SXSW 2021 Capsule Review: Fruits of Labor

Written by Maria Manuella Pache de Athayde

70/100 

In Fruits of Labor, directed by Emily Cohen Ibanez, we are introduced to 15-year farm workers and high school student Ashley Solis who was born in California but whose family originally immigrated from Mexico. At its core this is a documentary about the human experience, told through the eyes of a girl, as she navigates life and the blessings that come with being from an immigrant family in the United States. The more I watch stories about immigrants the more in awe I am of those who made that journey. They remind me of my own immigrant experience and how it made me who I am today. 

What made this documentary work wasn’t the horrific and cruel images of child separation and ICE raids that overlap with Ashley’s story. We know the US immigration system is broken. Instead, this narrative works because it tells a story of a girl coming into her own and finding her own voice so she can tell her story in her own words. Even though the odds are stacked against her Ashley perseveres, often unnoticed, putting her future on hold, and, at the same time, preserving her family’s tradition of curandera (healing) and storytelling. It is hard not to be moved by Ashley’s journey.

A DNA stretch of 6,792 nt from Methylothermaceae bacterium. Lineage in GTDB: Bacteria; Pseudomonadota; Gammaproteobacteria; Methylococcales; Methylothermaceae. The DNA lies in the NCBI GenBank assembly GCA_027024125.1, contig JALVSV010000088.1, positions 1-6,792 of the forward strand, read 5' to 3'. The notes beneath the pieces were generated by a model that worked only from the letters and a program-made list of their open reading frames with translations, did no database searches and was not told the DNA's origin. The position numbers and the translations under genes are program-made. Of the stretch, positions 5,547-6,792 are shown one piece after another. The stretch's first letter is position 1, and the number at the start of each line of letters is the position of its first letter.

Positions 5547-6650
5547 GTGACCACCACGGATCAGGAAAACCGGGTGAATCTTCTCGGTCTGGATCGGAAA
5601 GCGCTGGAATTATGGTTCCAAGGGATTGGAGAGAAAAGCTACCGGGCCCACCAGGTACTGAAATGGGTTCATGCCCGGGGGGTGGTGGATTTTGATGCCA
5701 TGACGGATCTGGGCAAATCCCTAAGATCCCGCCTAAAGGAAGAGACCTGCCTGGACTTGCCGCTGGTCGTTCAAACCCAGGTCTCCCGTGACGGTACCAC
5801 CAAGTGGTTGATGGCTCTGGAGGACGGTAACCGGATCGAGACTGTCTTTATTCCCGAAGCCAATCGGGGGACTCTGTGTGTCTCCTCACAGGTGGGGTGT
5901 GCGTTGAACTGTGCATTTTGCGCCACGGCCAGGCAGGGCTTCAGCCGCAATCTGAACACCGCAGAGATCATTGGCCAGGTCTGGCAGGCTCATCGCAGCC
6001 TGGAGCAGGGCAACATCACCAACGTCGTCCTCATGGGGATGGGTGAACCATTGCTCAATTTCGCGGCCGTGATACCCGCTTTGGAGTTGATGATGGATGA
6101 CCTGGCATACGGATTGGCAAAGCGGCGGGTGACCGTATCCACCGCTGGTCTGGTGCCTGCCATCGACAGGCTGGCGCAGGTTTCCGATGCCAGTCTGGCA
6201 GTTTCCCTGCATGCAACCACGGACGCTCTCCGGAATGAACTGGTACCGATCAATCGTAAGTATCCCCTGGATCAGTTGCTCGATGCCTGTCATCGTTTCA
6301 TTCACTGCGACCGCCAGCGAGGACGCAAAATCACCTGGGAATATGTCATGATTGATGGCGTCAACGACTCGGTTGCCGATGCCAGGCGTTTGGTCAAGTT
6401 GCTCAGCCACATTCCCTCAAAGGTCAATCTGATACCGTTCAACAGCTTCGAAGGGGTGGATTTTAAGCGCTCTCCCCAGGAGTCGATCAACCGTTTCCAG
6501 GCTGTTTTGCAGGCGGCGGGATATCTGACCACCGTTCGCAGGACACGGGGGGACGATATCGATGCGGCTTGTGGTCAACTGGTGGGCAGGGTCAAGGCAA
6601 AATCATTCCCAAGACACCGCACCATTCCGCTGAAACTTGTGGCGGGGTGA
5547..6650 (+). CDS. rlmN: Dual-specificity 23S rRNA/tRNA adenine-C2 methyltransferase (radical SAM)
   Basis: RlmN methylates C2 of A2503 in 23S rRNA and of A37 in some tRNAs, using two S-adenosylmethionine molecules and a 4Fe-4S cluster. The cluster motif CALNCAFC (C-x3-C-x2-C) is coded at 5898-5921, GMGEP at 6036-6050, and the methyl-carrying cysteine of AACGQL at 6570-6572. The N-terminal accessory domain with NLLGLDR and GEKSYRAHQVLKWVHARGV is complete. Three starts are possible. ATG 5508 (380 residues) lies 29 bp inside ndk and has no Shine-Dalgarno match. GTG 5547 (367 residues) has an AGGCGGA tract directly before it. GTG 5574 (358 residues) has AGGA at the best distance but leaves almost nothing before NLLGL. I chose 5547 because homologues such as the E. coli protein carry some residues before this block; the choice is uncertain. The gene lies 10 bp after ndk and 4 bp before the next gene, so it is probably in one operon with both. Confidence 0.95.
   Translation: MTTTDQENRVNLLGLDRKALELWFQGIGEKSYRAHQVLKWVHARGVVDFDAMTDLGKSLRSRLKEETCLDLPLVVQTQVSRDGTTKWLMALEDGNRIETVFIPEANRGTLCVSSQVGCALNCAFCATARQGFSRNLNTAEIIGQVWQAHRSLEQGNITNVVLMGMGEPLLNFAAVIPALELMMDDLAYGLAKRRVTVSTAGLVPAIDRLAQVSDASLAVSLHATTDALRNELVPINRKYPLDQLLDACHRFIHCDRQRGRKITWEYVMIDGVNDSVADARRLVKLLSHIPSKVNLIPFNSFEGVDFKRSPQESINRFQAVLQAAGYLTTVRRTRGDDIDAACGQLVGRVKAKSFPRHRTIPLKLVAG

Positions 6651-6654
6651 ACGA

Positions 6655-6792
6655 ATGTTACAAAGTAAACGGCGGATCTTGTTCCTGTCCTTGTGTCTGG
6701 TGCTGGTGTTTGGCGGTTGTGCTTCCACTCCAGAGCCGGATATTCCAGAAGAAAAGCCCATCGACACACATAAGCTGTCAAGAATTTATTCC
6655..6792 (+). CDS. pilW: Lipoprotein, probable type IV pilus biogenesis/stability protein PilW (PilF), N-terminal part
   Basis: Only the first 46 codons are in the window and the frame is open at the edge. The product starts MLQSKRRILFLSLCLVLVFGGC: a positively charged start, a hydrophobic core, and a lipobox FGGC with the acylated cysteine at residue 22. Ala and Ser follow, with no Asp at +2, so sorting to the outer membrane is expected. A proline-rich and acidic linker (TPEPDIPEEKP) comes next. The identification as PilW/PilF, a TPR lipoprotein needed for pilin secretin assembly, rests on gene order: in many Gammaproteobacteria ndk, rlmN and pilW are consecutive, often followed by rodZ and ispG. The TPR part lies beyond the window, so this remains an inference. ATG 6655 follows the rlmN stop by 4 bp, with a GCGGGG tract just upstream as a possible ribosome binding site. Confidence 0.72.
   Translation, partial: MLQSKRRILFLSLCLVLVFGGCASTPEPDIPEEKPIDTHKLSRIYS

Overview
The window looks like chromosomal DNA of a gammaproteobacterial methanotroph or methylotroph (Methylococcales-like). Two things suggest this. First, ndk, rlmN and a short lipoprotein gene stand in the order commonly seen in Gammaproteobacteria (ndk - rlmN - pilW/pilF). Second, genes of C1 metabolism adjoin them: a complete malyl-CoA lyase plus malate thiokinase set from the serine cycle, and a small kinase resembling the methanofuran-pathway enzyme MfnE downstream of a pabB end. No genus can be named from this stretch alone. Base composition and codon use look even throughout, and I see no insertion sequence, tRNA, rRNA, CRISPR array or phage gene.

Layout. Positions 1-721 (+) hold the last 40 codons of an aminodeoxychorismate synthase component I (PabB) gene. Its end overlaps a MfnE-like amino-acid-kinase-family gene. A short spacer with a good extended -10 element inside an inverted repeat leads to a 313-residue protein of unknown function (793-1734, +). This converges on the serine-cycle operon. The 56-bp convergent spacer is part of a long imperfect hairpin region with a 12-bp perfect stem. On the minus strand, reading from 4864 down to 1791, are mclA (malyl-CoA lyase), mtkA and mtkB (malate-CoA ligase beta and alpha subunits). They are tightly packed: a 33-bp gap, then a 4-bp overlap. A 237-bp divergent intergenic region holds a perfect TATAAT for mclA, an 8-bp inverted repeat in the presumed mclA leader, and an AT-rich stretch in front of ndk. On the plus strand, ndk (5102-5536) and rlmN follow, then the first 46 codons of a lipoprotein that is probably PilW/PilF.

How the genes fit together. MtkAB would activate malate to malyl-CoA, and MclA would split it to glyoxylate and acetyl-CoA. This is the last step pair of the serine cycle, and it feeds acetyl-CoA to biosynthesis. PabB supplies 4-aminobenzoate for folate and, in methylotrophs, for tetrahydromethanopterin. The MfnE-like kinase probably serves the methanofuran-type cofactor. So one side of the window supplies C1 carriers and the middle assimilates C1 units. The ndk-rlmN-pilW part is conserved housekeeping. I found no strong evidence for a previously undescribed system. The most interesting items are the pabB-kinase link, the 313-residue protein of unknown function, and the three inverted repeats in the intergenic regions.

Fruits of Labor is currently playing at the SXSW 2021 Film Festival.

You can follow Maria Manuella Pache de Athayde on LetterboxdTwitter, or Instagram and view more of what she’s up to here.

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